The submission goes into great detail on issues relating to a talk that Dr Lloyd-Smith gave to community groups, citing examples of why the contents of that speech had absolutely no relevance to the Dart Energy situation, and in the closing section states:

“I have to submit with considerable regret that the talk given by Dr Lloyd Smith was not fair, reasonable or even relevant. It was entirely irrelevant. In addition worse still it was in parts untrue and or exaggerated.” (page 84)

Keep those remarks in the back of your mind when considering comments and claims by the National Toxics Network.




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  1. Brewster on 13 February, 2015 Reply

    Scaremongering, pseudo science, junk science, scary stories from a supposed learned person, deflection and cherry picking. I’ll back the NSW Chief Scientist & Engineer’s review and analysis any day of the week.
    It is well known that most of the chemicals used in fracking are common in our daily lives – the concentrations are low so there is no likelihood of health risk – gee some are even present in a cup of coffee. Health risk, water risks, fear and trepidation for our children and children’s children and theirs as well – don’t forget to throw in the most vulnerable (another feel good, warm and fuzzy feel good thing). The UK Chief Scientist Sir Professor Mark Walport gave a speech predominantly focussed on Risk and Innovation in Germany in September 2014. In reference to fracking he stated
    “There are really 3 science and engineering concerns about hydraulic fracturing (fracking). The first of these is: will it cause earth tremors? The second is: will you get contamination of the water table? And the third is: will there be fugitive release of the methane gas? (In other words if you leak all the gas then you lose the advantage of it as a fossil fuel). And what the science and the engineering tells you is that this is a drilling technology and no drilling technology is completely risk-free. But if it is done well, if it is engineered well, if it is governed well, then it is as safe as any other form of drilling, recognising that there is no ‘free lunch’, there is nothing that is completely risk-free.” He went on to note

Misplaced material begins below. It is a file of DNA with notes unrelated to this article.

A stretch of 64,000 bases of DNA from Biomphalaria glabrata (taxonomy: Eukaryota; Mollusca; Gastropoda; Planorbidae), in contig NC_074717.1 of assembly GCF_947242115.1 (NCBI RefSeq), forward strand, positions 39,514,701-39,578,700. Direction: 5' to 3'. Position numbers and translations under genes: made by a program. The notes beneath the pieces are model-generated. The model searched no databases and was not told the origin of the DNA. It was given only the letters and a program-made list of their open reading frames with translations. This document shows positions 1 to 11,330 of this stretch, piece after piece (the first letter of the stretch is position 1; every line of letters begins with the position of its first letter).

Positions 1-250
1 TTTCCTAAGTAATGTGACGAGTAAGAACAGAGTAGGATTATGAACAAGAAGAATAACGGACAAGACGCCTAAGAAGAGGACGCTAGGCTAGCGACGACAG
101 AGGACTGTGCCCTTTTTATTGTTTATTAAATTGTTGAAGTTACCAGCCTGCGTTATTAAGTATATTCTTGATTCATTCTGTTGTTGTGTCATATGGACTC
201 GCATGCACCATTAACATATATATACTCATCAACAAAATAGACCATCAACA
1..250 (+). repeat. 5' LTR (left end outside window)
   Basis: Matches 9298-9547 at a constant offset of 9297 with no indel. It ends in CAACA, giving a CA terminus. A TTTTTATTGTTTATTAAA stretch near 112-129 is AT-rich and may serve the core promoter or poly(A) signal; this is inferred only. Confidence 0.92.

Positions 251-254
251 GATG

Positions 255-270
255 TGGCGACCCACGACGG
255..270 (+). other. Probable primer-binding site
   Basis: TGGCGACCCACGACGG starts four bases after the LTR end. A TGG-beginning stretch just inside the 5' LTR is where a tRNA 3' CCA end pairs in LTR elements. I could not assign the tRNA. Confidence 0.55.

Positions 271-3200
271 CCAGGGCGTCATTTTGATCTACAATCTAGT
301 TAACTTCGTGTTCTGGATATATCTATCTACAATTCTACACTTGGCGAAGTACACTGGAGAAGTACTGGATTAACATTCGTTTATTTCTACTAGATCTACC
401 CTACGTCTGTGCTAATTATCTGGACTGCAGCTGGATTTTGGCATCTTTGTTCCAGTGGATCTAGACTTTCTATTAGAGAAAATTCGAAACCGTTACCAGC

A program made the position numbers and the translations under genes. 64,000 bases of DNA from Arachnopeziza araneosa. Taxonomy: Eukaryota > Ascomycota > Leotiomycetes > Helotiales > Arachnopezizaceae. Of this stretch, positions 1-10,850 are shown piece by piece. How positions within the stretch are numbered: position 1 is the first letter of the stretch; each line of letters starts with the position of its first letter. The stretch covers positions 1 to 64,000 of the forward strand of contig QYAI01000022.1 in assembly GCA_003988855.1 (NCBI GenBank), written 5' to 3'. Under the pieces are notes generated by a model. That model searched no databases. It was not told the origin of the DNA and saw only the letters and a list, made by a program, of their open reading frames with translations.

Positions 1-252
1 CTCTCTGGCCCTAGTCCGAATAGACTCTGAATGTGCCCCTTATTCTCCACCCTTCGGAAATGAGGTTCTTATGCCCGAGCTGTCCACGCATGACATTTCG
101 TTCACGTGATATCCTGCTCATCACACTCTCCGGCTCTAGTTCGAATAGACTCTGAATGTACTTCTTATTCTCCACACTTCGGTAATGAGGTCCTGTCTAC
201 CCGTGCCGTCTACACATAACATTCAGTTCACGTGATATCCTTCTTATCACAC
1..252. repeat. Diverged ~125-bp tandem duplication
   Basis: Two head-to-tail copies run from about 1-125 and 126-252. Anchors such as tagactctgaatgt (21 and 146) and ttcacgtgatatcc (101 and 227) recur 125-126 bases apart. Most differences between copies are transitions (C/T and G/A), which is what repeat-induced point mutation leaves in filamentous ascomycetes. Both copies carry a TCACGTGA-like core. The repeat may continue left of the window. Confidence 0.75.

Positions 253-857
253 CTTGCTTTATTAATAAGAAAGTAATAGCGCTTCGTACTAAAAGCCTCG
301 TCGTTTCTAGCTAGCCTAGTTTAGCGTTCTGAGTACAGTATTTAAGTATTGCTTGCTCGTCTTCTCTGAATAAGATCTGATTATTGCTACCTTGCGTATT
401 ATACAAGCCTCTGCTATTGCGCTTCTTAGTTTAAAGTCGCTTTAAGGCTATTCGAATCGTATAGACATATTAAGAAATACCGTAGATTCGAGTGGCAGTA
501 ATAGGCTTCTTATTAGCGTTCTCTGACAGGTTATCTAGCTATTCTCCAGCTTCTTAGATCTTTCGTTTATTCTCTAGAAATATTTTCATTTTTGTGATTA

“Those are the engineering concerns, and that’s what the Royal Academy of Engineers’ report said and actually multiple other reports have all essentially said the same thing. But the public or publics who are protesting, at least in some parts of the world, about fracking are coming at in from a different angle. They’re coming at it from the values angle and from the ‘my pain, your gain’ angle. And so there’s a group that dislike fracking because they dislike fossil fuels, there’s another group that dislike fracking because they actually just don’t like big companies, and then there’s a third group who just don’t want the inconvenience of having something industrial happening in their back yard.” The referenced speech can be found here

    • Robert on 10 April, 2015 Reply

      Thanks for pointing out that there is a risk. Would you or Mark Walport agree to having a gas well drilled in your back yard? No. Who would? Is this the NSW Chief Scientist & Engineer you were refering to?